A first-timer's guide to Palma de Mallorca

Set dramatically by the sea and rooted in Moorish mystery, Palma de Mallorca is instant love.

The city is splashed with Joan Miró’s modernist art, liberally sprinkled with historic palaces in honey-colored stone, botanical gardens and cafe-rimmed plaças (plazas), and topped off by one of Europe’s most staggering Gothic cathedrals.

Add in a hotter-than-hot food scene, a Spanish passion for parties, 300 days of sunshine and glorious beaches but a pebble-throw away and you are looking at one of the most enticing cities in the Med.

Where to begin? Perhaps by stuffing a pair of the island’s famous Camper sandals in your suitcase as you’re going to be doing a fair bit of walking – this is a city for aimless ambling, full of intricate detail, street life, beauty and banter. Our first-time guide to Palma de Mallorca gives you a taste of what’s here and helps you piece it all together, but you’re bound to find treasures of your own, too.

When to go to Palma de Mallorca, Spain

With year-round flights and each season delivering its own merits, there’s no bad time to visit Palma de Mallorca – when you go basically boils down to taste and budget.

Spring and autumn can be gorgeous, with crisp skies, trees in bloom, warm days averaging between 20°C (68°F) and 25°C (77°F) brilliant for getting out and exploring, and far fewer crowds than in summer. It’s cheaper and more relaxed to visit during the shoulder seasons and you should be able to score good deals on flights and room rates. Diary dates include April’s PalmaVela regatta and Semana Santa (Easter) parades, and September’s Nit de l’Art, cranking up culture with street art and late-night gallery visits.

In summer, temperatures (expect highs of up to 35°C/95°F) and visitor numbers soar. Book well ahead as the best places fill up in a flash. During the July and August school holiday rush, the island is heaving and you’ll want to decamp to the surrounding playas and beach clubs to cool off with dips in the Med. This is peak fiesta time, too, with a flurry of DJ-spun parties, starlit cinema nights and pumping festivals. The biggies to bookmark are in June: the Mallorca Live music festival in nearby Calvià and the unmissable Nit de Foc, with fireworks, bonfires, gigs, and devils and demons tearing through Parc de la Mar by the cathedral.

Flights slow to a trickle and much of Mallorca shuts up shop in winter – with the exception of Palma. Days can still be mild, with highs of around 18°C (64°F), rates and crowds are low, and culturally there’s a good buzz, with lots still happening: December’s Christmas market on Plaça Major, high-spirited partying, flaming pyres and fireworks at January’s Fiesta Sant Sebastián and flamboyant pre-Lenten carnival parades at Sa Rueta and Sa Rua.

Exterior of Es Baluard Museum of Contemporary Art of Palma, Mallorca, Spain
Don’t miss the modern art at Es Baluard © Anastasia Curly / Getty Images

How much time should I spend in Palma de Mallorca, Spain?

A few days? Great. A week? Ay, sí, now you’re talking. Palma de Mallorca is often billed as a quick weekend destination or as a springboard for a longer trip around the island, but really you could devote multiple weeks to getting right under the skin of this liveable, loveable city.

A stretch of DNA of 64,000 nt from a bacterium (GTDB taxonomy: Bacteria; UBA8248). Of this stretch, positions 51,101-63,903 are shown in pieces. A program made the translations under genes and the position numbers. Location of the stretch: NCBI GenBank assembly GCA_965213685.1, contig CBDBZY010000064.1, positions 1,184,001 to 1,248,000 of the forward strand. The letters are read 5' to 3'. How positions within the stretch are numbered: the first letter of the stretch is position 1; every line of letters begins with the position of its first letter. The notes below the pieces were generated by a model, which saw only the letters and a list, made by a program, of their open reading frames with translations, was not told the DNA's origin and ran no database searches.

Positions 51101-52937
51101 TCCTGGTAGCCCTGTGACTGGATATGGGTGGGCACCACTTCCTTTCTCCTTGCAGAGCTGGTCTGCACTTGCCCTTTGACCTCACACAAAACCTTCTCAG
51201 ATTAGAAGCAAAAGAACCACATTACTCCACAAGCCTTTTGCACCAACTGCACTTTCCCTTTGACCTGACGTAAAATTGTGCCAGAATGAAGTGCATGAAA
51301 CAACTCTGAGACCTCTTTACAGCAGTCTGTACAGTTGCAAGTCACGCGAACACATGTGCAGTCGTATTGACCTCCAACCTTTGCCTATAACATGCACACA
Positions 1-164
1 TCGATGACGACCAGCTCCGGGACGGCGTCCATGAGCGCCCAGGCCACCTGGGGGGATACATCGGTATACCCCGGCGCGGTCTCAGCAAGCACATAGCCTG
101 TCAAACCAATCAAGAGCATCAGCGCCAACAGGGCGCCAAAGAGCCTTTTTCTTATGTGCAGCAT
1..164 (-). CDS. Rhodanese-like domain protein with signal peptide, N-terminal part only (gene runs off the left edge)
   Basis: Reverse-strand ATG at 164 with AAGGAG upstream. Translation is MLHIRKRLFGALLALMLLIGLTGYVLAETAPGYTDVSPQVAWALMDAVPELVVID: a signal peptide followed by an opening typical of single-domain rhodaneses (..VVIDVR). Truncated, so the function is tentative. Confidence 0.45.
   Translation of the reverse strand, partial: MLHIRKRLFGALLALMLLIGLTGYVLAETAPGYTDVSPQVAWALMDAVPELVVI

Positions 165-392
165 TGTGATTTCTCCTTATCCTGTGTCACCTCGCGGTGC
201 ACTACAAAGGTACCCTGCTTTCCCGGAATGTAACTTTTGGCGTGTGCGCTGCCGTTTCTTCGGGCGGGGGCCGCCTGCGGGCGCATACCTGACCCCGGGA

Five days is long enough if you’re just planning on sticking around the center, giving you ample time to roam the Renaissance-era sea walls, tick off trophy sights like the showstopping Gothic cathedral and galleries like Es Baluard, as well as lose yourself in the tangle of Moorish backstreets, historic patio courtyards, gardens and cafe-rimmed plaças.

But why rush straight off? With a week or more, you can tie in a few days in Palma with day trips to the surrounds, maybe hopping aboard a vintage train to rattle through the citrus orchards and ragged limestone peaks of the Serra de Tramuntana to Sóller, driving (by car or bus) the rollercoaster MA-10 to the ochre-colored hill towns of the north, like improbably lovely Deià, or chilling out beaches in the Badia de Palma.

Cyclists riding on the seafront of the Palma de Mallorca
Cycling along Palma de Mallorca’s seafront is a fun way to get around © Alexialex / Getty Images

Is it easy to get around in Palma de Mallorca, Spain?

In a nutshell: yes, very. As one of the main holiday hubs in the Med, Palma is extremely well connected when it comes to flights, with regular direct services to 134 destinations in Europe. The city’s airport is Spain’s third largest and sees impressive levels of traffic. All of the big-name budget airlines and car rental agencies operate here. Bus A1 runs very frequently from the airport to the center – a journey of 20 minutes – and on to the entrance of the ferry terminal.

If you would prefer not to fly, you can reach Palma de Mallorca by boat (and, let’s face it, what a way to arrive – the views of the Gothic cathedral rising up above the sea are incredible). Baleària and Trasmediterránea run a good ferry service between mainland Spain (Barcelona and Valencia) and other Balearic islands like Ibiza and Menorca.

EMT runs a reliable and inexpensive bus service to the airport, port and surrounding towns and beaches. But central Palma is compact enough never to need a car or public transport. Indeed, the old town’s cat’s cradle of historic alleys and plaças can only really be seen on foot. Parking is a pain and cycle lanes are everywhere, so it’s more fun to rent two wheels – either a bike or e-bike with Palma on Bike or a vintage Vespa with Vintage Motors. A great way to breeze to nearby beaches is on the coastal bike path between Palma’s port and S’Arenal.

The rose window seen from the interior of Palma de Mallorca's Gothic cathedral
Soak in the kaleidoscopic light streaming through the rose window inside Palma’s unmissable cathedral © Mrkit99 / Getty Images

Top things to do in Palma de Mallorca, Spain